When I returned to the Casa de Ciclistas it had been invaded by French, Swiss and Belgians. All very nice people I’m sure, but the lingua franca was no longer English and I found myself drowning in a sea of French chatter. Even the one other English guy was fluent in French. It was time to leave.
Like a seasoned con giving a beating to a naive new inmate, Bolivia took no time in asserting its dominance over me. As soon as I crossed the border the road quality turned awful, a vicious wind whipped in from the lake and on the first incline I snapped my gear cable (again). Luckily the border town of Puerta Acosta was only 5km away but I was forced to push the bike uphill through the ailing light. I’d lost my gloves the previous day and before long it was dark and my hands were completely numb. I was convinced I’d taken a wrong turn and was nearing despair when a friendly farmer assured me I was on the right track and walked me to town.
The Incans believed Cusco was the centre of the universe. Today it’s the centre of all things touristy in South America. I spent a couple of days in the city 6 months ago during the rainy season and, while I liked the old town, a gloomy pallor hung over everything and I was quick to head south to Arequipa after completing the obligatory trek to Machu Picchu.
In general travelling solo suits me but after about 10 days with little more in the way of conversation than the standard gringo cyclist questionnaire…
“Where are you going?” “Where are you from?” “You’re travelling alone?” “Don’t you get scared?” “Don’t you get tired?” “How much does your bike cost?” “Why don’t you attach a motor to that thing?” “What do you think of (insert country here)?”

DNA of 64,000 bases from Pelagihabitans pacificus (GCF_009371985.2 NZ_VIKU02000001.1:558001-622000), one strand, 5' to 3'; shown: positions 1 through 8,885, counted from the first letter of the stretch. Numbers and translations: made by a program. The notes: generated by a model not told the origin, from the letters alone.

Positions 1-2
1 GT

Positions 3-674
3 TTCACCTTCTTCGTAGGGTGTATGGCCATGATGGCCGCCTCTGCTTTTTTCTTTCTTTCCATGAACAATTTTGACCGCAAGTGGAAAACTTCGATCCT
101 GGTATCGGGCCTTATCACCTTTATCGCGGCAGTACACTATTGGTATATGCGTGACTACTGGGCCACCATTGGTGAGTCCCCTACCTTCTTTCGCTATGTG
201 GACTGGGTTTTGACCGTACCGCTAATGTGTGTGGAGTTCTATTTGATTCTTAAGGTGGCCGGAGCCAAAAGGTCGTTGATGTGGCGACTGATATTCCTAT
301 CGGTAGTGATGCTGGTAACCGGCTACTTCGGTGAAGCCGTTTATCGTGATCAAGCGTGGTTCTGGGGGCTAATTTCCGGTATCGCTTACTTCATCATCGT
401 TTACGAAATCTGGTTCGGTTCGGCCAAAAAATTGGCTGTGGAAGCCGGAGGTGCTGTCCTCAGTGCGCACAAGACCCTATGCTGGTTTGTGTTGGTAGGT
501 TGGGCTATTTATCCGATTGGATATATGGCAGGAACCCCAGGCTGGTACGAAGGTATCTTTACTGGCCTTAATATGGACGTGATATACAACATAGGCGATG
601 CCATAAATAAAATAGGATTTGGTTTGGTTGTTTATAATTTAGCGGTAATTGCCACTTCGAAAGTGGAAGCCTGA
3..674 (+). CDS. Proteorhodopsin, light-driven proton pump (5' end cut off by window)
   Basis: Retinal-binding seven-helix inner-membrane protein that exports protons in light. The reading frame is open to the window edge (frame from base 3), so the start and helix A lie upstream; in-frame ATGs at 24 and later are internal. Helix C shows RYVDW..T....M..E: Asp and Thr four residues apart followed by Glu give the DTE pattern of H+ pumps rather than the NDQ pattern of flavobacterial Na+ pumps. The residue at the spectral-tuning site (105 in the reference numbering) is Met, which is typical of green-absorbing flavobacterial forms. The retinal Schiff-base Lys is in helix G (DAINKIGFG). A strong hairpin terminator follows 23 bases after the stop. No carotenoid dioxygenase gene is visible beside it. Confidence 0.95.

…I was craving something more substantial. And so I ended up Couchsurfing at Misa’s place in Ayacucho. Misa was inquisitive and friendly and I immediately felt comfortable in his house as I sat drinking tea and chatting with him and his sweet elderly mother, who constantly nagged him about everything. “Misa….MIIISSSAAA!”
Cerro de Pasco is a fascinating place. It lays claim to be the highest city in the world at 4310 metres (although this is highly disputed), is the poorest city in Peru and has a bloody great polymetal mine slap bang in the middle of it that’s as deep as the Empire State Building is tall. Apparently the mining company even has the rights to destroy the historical centre in order to expand. It is also very cold. When the bus pulled in at 6.00am all the Peruvians were layering up in preparation for an Arctic expedition and there was me in just a shirt. Not fun.
The Peruvian dry season is belatedly under way and it’s wonderfully consistent. For the past 2 weeks I’ve woken up to spotless blue skies and on the morn that I finally left Ticclos it was no different: wall to wall azul with barely a cloud in sky. The narrow dusty road meandering south was completely free of traffic and human life. Every now and then I’d come across a cadre of horses or donkeys having a board meeting in the middle of the road and they’d scarper as if I’d walked in on them changing.
Huaraz is a touristy town nestled on the fringes of Peru’s biggest mountain range, the Cordillera Blanca. I spent 4 days there bumming around, drinking coffee, eating cake and watching the Champions League final. After a couple of weeks of spartan living and existing on $10 a day, when presented with pizza, craft beer and curry it was easy to get carried away and I didn’t bat an eyelid at prices I would’ve baulked at a few days prior – penny wise pound foolish and all that. The chief excitement to be had in Huaraz without draining one’s wallet is the market where stalls abound selling ‘chocho’ – a little ceviche-like salad with beans instead of fish – fresh bread rolls, cheese, honey and an assortment of more uniquely Peruvian fare.